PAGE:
Recurrent Colic in Horses

December 7, 2004 (published) | November 3, 2015 (revised)

Diagnosis and treatment of colic in horses has certainly improved over the last 20 years but recurrent colic is still difficult to diagnose and treat. Dr. Amanda House indicates in the Practitioner magazine that colic is considered recurrent when three or more episodes occur over a period of a few months. The causes of recurrent colic are varied and this makes the problem that much more difficult to diagnose but intestinal parasites, gastric ulcers, sand accumulation, impactions, enteroliths, and inflammatory bowel disease are all possible causes. Certainly a good physical exam is required and your vet must also check all organ systems and not just the GI tract as colic can also be caused by reproductive problems and kidney or liver disease. Because of this, a rectal exam is required as well as blood work to check organ function.

If a cause is not discovered, testing for parasites, collecting an abdominal fluid sample and using a long scope to examine the horse's stomach are good ideas. Also, ultrasound of the abdomen can help identify liver, kidney, and even intestinal problems. A piece of tissue or biopsy can be carefully removed from the rectal mucosa and submitted for testing, which can identify certain intestinal syndromes.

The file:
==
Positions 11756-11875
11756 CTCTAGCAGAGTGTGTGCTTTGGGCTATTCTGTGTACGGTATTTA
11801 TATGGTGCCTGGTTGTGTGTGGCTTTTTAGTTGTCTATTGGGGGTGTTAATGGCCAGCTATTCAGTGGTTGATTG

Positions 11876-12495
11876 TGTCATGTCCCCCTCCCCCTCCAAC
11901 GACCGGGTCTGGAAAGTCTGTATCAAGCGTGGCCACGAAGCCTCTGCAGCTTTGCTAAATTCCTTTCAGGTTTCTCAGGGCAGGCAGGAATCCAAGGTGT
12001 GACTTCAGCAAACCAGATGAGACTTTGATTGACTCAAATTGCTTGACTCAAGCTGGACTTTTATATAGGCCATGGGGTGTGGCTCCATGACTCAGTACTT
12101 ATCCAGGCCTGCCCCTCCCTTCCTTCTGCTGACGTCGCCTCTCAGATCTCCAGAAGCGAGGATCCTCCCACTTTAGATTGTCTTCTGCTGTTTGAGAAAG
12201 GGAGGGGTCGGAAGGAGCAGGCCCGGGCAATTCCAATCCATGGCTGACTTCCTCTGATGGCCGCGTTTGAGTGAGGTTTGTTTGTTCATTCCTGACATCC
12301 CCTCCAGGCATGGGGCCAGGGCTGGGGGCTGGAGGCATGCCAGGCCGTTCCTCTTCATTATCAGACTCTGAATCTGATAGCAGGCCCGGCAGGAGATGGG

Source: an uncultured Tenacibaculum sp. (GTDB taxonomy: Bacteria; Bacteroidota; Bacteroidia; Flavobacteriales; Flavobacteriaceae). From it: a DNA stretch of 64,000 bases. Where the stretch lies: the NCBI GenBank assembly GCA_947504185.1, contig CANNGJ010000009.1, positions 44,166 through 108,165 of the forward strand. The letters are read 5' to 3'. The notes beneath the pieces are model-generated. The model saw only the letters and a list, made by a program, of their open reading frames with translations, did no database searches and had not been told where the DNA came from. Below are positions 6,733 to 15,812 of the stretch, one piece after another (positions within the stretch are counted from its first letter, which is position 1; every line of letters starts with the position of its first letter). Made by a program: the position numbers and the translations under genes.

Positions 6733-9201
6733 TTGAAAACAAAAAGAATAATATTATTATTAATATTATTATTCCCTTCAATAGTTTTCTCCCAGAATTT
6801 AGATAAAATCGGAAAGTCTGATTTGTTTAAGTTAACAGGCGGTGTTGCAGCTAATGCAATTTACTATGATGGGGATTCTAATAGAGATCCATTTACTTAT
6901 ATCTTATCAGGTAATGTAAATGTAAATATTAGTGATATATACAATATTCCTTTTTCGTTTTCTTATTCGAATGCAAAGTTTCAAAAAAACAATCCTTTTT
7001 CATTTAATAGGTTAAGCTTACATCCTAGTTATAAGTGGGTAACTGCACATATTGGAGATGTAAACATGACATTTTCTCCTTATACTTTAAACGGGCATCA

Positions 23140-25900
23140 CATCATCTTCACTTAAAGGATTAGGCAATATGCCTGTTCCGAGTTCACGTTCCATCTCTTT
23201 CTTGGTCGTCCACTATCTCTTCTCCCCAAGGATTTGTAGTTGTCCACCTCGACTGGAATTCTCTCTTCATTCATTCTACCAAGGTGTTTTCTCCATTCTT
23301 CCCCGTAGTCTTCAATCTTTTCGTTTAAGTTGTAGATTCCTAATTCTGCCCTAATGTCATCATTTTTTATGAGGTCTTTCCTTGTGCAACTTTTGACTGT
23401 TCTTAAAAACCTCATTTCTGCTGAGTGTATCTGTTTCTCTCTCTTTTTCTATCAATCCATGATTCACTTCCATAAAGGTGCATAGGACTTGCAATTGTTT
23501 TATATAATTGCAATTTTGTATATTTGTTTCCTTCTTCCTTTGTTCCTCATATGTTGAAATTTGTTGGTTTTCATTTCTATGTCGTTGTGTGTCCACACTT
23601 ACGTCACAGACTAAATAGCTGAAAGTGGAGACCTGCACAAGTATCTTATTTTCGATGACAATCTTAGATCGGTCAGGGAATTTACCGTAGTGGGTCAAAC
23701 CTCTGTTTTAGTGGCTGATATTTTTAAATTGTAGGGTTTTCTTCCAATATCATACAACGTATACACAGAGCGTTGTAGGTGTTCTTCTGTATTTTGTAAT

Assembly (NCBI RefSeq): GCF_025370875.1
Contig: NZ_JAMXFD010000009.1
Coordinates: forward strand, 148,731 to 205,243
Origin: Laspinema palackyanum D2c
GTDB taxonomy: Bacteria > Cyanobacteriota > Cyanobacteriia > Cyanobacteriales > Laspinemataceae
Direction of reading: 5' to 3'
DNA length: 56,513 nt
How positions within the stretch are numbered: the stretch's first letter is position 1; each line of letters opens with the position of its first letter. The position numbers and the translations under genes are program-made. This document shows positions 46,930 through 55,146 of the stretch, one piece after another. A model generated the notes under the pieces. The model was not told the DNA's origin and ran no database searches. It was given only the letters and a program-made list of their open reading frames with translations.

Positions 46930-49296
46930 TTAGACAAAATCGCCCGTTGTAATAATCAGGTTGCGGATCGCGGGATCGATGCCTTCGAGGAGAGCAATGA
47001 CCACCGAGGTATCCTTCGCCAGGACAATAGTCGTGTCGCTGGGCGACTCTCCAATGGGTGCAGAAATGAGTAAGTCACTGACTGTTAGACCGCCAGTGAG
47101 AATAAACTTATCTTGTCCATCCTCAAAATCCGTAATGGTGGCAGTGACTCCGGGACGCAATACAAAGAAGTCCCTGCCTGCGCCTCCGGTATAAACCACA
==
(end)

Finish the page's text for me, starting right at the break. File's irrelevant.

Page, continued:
Even after all of this, the reason some horses experience recurrent colic may be unknown. Sometimes preventing recurrent colic can be as simple as a change in diet, even if your horse has been on the current diet for a long time. However, this change must occur slowly over a period of weeks because a rapid change in diet can also lead to colic. If you have a horse that has recurrent colic, it is important to try and find the problem as eventually surgery may be required for one of the episodes.

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